Fileting RFPs When It Comes To Benes
The Request for Proposal (RFP) is sometimes like the proverbial Sacred Cow. It is revered as the traditional way to move through a diligence process, but it often gets in the way of good decisions.
Many credit unions have used an RFP in selecting a provider of executive benefits, a complex business that requires specific and detailed knowledge, especially for a tax-exempt organization. But dusting off an old RFP that was used to select a software vendor or a 401(k) provider simply won't work.
Rewriting and distributing the RFP will not assure that your selection process includes the due-diligence necessary to find a consultant who specializes in non-qualified executive benefits. Answering a set of questions won't necessarily identify a trustworthy advisor that is current on all aspects of design, structure, documentation, funding and administration of customized non-qualified plans. Additionally, the regulatory environment has changed drastically in the last decade, so it's important to find an advisor who knows about implementing and maintaining CU executive plans.
Certainly, the RFP is a way to compare and contrast potential providers, but the RFP has to elicit info that is most relevant to the project. Defining the project and what constitutes a successful completion is important from the outset. A recognized advisor can also help structure the RFP and define the ultimate outcome of the project. A well-versed consultant in the long-term elements of executive compensation can help avoid the pitfalls of a complicated process and the mistakes that denigrate the effectiveness of the RFP.
The differences between qualified plans and non-qualified plans are stark. Non-qualified plans for credit unions are subject to IRC Section 457. Plans designed for executives are limited to a select group of highly paid individuals. It takes a different level of knowledge to interact with a company's top executives and articulate the regulations that govern non-qualified benefits in tax -exempt entities.
Benefits from non-qualified plans at credit unions are taxed differently. This may have an influence on the plan design, the magnitude of the benefit and the payout timing. The accounting rules for non-qualified plans are also different. Actuarial gains and losses are often treated differently and your consultant should understand the accounting implications of your plan.
Cost Should Be Defined
The selection of a provider should not be based solely on cost. Most RFPs do not specify a definition of cost. The most important cost element is the measurement of the benefit promised and earned. The consultant should provide ways to mitigate the actual earnings impact to the credit union, either through design applications or redeploying assets to benefit funding. The "cost" part of the selection decision should be focused on a cost/benefit analysis, which weighs the costs against the results produced.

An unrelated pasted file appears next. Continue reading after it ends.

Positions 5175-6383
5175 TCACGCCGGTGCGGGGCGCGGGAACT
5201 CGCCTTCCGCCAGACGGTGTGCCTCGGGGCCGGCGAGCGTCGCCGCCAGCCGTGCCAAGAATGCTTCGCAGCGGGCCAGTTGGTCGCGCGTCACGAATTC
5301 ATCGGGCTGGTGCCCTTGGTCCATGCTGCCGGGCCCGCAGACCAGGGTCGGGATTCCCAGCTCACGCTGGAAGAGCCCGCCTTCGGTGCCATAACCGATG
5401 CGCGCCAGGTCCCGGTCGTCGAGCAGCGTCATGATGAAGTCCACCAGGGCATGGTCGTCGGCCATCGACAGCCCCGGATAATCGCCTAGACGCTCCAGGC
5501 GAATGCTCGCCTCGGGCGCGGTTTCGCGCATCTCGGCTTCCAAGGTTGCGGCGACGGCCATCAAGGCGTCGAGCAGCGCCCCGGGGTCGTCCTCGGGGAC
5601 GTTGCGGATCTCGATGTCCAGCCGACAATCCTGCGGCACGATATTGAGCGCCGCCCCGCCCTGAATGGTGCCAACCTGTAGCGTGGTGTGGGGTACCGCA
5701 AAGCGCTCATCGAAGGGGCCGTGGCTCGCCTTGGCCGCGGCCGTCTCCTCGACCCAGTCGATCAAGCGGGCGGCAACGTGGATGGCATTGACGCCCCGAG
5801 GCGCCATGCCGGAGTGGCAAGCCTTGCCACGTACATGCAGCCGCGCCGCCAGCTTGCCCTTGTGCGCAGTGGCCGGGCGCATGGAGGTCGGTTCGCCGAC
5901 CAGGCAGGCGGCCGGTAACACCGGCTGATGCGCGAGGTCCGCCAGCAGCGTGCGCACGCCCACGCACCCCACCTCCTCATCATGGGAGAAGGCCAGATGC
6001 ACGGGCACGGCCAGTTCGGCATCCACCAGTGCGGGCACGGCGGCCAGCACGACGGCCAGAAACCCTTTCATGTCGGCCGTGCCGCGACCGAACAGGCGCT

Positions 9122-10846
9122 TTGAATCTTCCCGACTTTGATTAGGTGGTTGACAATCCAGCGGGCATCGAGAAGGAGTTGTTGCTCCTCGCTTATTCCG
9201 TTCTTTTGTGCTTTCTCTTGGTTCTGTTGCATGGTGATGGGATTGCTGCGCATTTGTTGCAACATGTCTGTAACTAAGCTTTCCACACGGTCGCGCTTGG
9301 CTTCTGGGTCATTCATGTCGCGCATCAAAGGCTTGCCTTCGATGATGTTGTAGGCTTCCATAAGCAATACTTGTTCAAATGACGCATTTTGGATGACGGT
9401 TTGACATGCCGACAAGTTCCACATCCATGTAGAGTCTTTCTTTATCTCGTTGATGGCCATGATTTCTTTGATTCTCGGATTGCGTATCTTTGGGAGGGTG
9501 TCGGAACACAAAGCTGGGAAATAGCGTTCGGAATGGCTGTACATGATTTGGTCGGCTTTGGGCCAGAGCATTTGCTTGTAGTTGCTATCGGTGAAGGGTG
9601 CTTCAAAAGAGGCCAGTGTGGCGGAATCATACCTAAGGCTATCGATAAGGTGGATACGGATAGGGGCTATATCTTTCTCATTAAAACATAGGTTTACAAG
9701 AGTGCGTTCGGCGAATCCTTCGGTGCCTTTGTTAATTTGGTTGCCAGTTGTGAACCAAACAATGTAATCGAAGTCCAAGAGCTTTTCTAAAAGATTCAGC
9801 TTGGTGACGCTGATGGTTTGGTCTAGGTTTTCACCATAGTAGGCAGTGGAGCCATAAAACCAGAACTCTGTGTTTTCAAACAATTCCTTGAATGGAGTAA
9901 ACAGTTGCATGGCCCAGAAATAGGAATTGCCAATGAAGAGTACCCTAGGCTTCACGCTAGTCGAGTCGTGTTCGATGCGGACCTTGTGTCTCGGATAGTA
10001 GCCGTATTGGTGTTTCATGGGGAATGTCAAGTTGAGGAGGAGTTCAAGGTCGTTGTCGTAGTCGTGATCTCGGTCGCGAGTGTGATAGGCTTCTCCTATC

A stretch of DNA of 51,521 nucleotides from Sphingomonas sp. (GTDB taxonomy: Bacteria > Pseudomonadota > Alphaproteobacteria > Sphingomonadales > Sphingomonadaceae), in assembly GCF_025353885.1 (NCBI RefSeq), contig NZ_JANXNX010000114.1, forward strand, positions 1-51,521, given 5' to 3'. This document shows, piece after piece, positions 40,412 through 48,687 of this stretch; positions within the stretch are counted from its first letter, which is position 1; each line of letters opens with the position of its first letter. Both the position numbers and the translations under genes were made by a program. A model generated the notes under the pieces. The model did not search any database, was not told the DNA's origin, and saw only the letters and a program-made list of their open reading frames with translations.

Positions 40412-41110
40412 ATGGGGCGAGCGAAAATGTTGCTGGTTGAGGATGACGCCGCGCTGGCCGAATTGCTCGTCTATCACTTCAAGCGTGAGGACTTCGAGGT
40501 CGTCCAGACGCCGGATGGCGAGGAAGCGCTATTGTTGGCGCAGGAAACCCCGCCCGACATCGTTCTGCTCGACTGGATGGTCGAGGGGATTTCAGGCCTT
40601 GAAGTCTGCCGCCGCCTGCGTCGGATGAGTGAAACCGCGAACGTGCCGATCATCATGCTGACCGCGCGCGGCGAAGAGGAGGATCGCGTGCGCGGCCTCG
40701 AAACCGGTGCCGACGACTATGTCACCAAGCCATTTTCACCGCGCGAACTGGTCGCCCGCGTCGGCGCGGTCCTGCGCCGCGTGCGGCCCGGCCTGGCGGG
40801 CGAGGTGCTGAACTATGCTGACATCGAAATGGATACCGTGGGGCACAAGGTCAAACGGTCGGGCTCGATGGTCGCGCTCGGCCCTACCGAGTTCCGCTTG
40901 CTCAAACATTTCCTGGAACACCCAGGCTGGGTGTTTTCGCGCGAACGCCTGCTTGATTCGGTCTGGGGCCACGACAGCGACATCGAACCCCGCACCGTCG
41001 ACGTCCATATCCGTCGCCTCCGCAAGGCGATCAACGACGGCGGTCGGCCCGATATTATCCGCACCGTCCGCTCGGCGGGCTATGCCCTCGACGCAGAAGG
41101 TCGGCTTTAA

Non-qualified plans will often have special features that address important issues not addressed in qualified plans. Longer-term executive benefits are linked to performance measures. Tying benefit delivery to sustainable and relevant performance measures that are aligned with the interest of the credit union and its members is paramount.
Since these benefit plans are increasingly used as critical executive recruitment and retention tools, you will need a consultant that is able to demonstrate an ability to communicate plan concepts to auditors and regulators, lawyers and accountants.
Simplify the RFP
Involving too many people in the structure and decision process for the RFP can overcomplicate things. What you are really trying to do is pick a trustworthy firm based on its competence and character. Having a lot of questions or a targeted number of respondents is not the answer; common sense is. Simplify the RFP by identifying the core objectives and crafting questions around those specific objectives.
Be sure that your consultant's primary objective is to find you the most qualified provider (and not just to become your provider). However, if you are comfortable with the firm you are working with, don't waste your time talking to other firms.
If the decision is to be made by the compensation committee (or other designated committee), don't change the destination in the middle of the process. Designated decision makers tend to be more focused on efficiency, performance and financial impact and less focused on managing the nuances of benefit delivery and artificial savings. Whomever you pick should regularly reeducate the board on the environment in which the plan operates.
For many credit union executives, the dollars accumulated over time in a non-qualified plan will be their largest single source of retirement income. Performance linked plans are a big part of the executive compensation package. Tying what the executive receives to the well-being of the credit union is in everyone's best interest.
The RFP is a major tool in selecting the right firm, but the process should be strategic, well thought out and well executed. Otherwise, the RFP process can simply cloud the selection decision. It is about finding a firm you trust rather than a firm that is just good at responding to RFPs.
Alec Berkman is principal and CEO with Executive Compensation Solutions, Covina, Calif. For info: www.ecs-m.com.